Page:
Australian pole vaulter Steven Hooker starred in one of the most dramatic gold medal performances at the 2009 World Championships. Entering competition with a pulled leg muscle, Hooker jumped just once in the qualification round, clearing 5.65 meters (18 feet, 6½ inches), but was in pain after landing and had to be helped off the track. Two days later he managed two jumps, missing at 5.85/19-2¼ before clearing 5.90/19-4¼ to earn the gold medal.
Living on the edge:
Hooker became the first Australian pole vaulter to earn an Olympic medal in 2008 when he won in Beijing. Hooker was on the verge of elimination several times, beginning in qualifications, when he entered at 5.65 and missed twice before clearing on his last attempt, to qualify for the final. He cleared 5.60/18-4½ at the final then passed to 5.80/19-¼ in order to conserve energy. He then needed three jumps each to clear at 5.80, 5.85 and 5.90, with the final clearance earning him the gold. He then had the bar set to an Olympic record 5.96/19-6½ which he cleared, of course, on his third try.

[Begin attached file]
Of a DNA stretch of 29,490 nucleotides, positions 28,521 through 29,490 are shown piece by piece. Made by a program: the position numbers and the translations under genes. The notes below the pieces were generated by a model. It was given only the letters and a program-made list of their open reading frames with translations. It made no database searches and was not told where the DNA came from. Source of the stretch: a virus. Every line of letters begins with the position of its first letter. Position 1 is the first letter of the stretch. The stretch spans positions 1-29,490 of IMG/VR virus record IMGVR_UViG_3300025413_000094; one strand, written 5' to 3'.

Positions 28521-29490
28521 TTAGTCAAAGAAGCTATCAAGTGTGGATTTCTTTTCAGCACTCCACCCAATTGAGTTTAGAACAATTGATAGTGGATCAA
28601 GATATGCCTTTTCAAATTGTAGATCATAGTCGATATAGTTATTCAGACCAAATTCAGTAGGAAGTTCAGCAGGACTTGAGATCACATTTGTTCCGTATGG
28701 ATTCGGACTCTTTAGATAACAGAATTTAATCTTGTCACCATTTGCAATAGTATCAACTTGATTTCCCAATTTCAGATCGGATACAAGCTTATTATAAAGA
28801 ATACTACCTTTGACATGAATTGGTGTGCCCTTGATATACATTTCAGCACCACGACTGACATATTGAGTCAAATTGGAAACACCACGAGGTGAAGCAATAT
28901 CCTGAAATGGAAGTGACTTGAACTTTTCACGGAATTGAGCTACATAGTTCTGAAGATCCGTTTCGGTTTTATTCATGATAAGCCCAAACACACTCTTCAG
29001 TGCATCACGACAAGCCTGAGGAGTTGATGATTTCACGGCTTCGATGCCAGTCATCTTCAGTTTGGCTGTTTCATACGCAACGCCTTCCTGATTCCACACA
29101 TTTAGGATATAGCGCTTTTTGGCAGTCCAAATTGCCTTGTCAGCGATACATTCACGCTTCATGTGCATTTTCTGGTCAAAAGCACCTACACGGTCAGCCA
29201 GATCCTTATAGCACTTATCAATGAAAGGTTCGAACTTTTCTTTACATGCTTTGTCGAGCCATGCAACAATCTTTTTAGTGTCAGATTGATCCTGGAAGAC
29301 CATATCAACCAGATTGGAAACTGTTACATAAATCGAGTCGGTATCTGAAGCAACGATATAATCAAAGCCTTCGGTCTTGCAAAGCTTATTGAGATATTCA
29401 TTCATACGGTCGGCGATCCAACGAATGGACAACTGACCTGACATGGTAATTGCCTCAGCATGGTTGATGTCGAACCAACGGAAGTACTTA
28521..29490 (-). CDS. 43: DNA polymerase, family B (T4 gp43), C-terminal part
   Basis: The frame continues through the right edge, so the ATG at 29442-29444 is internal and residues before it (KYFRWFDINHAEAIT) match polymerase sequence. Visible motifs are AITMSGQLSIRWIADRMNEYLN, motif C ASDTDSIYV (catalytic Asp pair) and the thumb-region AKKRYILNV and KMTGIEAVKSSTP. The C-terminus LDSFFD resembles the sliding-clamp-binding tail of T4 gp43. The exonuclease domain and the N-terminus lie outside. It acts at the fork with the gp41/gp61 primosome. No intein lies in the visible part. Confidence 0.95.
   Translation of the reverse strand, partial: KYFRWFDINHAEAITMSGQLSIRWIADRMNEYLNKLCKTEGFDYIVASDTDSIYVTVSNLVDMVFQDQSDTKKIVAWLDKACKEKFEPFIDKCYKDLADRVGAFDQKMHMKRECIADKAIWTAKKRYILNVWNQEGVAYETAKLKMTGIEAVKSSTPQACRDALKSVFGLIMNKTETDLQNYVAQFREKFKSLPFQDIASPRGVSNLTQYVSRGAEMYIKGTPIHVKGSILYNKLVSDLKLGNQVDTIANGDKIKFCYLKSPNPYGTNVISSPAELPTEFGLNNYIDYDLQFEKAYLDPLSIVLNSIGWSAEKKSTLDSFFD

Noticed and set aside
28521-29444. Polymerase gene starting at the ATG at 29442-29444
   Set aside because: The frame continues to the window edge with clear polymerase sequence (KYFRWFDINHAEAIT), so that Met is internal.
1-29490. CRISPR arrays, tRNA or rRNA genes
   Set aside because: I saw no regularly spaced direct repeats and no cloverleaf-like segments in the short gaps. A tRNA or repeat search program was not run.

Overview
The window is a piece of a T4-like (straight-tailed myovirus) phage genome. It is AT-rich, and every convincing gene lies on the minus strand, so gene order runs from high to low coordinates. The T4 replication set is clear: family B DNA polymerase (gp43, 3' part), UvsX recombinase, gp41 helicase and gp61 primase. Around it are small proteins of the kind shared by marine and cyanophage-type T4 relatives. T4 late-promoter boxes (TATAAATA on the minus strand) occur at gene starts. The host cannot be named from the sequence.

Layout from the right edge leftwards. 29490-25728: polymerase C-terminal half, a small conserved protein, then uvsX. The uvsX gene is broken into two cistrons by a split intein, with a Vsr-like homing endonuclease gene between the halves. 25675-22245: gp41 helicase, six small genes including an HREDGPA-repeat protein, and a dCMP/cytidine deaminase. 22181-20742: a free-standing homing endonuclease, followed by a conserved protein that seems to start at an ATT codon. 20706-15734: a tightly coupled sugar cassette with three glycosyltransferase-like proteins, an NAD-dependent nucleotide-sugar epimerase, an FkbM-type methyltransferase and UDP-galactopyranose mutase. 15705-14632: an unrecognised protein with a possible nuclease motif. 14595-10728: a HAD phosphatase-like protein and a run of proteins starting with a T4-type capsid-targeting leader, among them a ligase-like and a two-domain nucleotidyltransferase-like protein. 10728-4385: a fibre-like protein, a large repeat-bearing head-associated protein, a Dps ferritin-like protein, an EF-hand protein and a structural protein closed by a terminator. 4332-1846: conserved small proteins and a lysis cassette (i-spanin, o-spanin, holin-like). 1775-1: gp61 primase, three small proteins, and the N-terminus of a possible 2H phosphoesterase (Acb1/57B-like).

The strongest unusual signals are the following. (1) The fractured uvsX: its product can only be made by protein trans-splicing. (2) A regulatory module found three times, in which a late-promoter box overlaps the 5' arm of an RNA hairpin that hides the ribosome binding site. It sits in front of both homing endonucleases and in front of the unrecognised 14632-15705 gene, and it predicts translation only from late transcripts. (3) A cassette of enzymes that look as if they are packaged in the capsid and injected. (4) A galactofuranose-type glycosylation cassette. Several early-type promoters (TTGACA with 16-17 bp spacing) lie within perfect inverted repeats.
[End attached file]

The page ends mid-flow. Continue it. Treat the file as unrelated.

Hooker’s mother Erica (then Erica Nixon) competed in the long jump in the 1972 Olympics, narrowly missing a spot in the final. She later earned a silver medal in the 1978 Commonwealth Games. Hooker’s father ran the 800 and the 4 x 400 relay in the 1974 Commonwealth Games. The pair won 13 Australian championships between them. But they didn’t permit Steven to compete in track and field until he was in high school. By age 17 Hooker was pole vaulting and playing Australian Rules Football. He chose to pursue vaulting in hopes of reaching the Olympics.
Hooker competed in the 2004 Olympics but didn’t qualify for the final. He became the 13th member of the “6-meter club” in January, 2008, clearing 6-0/19-8¼ during a meet in Perth. Hooker earned a bronze medal in the 2008 World Indoor championships and was the Commonweath Games champion in 2006.
- Height: 6-2
- Weight: 181
- Birth date: July 16, 1982
- Hometown: Melbourne, Australia
- Personal best: 6.00 meters (19-8¼) outdoors; 6.06/19-10½ indoors